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The WebGL revolution has arrived

3D content in web browsers has been around in crude forms for a few years now but it either relied on Flash or some other tools to achieve an effect that never quite looked like the more sophisticated 3D we are now used to seeing in rich game environments. The arrival of WebGL in 2011 has changed all that and is leading to a revolution in online content and redefining the user journey, opening up previously unimaginable web experiences.

Water Simulation

WebGL was supported by almost all of the major browsers with the notable exception of Microsoft’s Internet Explorer and love it or hate it, you can’t ignore the millions of people still using it. However, there is light at the end of this tunnel at last with the arrival of Windows 8 and IE11 Microsoft has finally boarded the train.

By using the power of the user’s graphics card, WebGL is able to render stunning 3D graphics in real time, combine video and 2D elements and all of this fits perfectly alongside existing HTML. It can be hard to believe that what you are seeing is being dynamically calculated and drawn in just JavaScript. Given that it runs in the user’s browser, all that’s required is a little code to get going. The tools for WebGL development are still developing and haven’t reached the level of other web technologies yet. However a number of libraries/frameworks are maturing. Leading the charge is the open-source Three.js which looks set to become the JQuery of WebGL.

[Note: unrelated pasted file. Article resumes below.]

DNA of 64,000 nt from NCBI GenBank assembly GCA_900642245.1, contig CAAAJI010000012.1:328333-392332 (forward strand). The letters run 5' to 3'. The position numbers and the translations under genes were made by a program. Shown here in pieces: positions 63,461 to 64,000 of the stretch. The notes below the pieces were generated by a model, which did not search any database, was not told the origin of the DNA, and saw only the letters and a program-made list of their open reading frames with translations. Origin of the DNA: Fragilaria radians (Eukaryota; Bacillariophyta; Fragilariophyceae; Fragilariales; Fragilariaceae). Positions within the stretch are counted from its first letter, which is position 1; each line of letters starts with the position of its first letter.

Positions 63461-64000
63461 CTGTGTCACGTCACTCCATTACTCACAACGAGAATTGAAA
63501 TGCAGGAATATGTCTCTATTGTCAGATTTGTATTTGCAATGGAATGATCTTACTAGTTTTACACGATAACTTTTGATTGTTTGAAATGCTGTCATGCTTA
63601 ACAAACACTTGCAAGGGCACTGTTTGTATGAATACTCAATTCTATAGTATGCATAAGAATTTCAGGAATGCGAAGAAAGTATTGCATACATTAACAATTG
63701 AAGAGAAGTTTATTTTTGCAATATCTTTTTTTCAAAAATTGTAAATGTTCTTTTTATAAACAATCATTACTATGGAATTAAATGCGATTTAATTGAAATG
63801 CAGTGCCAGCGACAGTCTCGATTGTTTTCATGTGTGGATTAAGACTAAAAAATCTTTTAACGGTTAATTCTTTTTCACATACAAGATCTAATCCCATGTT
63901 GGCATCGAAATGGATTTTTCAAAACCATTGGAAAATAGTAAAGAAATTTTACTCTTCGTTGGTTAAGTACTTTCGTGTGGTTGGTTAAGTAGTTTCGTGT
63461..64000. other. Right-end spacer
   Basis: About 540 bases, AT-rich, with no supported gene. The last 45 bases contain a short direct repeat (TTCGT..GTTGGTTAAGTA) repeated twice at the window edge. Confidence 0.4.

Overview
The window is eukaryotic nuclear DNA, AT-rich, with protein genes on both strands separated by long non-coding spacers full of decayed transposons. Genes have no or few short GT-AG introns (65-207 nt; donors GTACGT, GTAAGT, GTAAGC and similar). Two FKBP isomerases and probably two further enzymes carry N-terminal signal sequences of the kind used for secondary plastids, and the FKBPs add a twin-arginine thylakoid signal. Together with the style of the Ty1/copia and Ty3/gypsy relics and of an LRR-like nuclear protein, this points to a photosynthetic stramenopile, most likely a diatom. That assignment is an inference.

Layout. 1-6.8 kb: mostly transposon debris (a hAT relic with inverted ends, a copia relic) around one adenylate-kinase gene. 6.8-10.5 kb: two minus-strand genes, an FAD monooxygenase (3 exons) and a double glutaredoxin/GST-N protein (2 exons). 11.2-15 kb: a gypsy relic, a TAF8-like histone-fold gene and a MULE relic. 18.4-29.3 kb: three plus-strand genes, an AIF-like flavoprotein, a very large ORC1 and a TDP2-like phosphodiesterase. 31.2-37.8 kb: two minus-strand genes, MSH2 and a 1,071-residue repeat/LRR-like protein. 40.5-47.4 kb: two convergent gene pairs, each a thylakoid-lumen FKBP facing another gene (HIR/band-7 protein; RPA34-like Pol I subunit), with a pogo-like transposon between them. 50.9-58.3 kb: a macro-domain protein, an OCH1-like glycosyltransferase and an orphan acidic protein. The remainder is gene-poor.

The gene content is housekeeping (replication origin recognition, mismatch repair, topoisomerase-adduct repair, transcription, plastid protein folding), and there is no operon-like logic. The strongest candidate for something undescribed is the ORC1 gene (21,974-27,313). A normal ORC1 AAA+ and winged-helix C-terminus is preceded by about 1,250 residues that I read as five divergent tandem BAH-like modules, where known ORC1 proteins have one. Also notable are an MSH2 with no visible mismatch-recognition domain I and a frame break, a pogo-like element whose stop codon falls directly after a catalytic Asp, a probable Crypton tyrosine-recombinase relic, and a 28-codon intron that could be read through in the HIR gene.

Human Modelling

Hollywood has been quick to embrace this new technology. To promote the movie Gravity, for example, Warner Bros. built a WebGL experience that lets you explore the space shuttle, Hubble telescope and the international space station in 3D in the browser and Google helped the makers of the Hobbit films to create an extraordinary interactive map with integrated 3D video and games hidden away inside.

As with any new technology there are, of course, security implications to consider. Code which has direct access to hardware potentially opens new attack vectors for malware. Because of this, browser manufacturers have worked with most of the popular GPU vendors to ensure their drives and hardware were ready for WebGL.

We know that conventional web design and development is an art form and adding a third dimension can add a whole new order of problems and issues to address, not to mention the temptation to over-indulge with the newest toys in the box. We saw how many ill-advised Flash-heavy sites appeared in the early days of that technology. Like any new tool, the first consideration should always be, why it is being used here? What benefit does it add and how can the concept of this site best be accomplished by using WebGL?

Hopefully, the development and design community will quickly realise that WebGL is probably best used sparingly for most sites, especially corporate ones. Chances are though, that clients will increasingly be asking us to introduce 3D components and functionality to more and more sites in the coming year – get ready for a web that you can dive into and explore.



David Walker, Technical Project Manager



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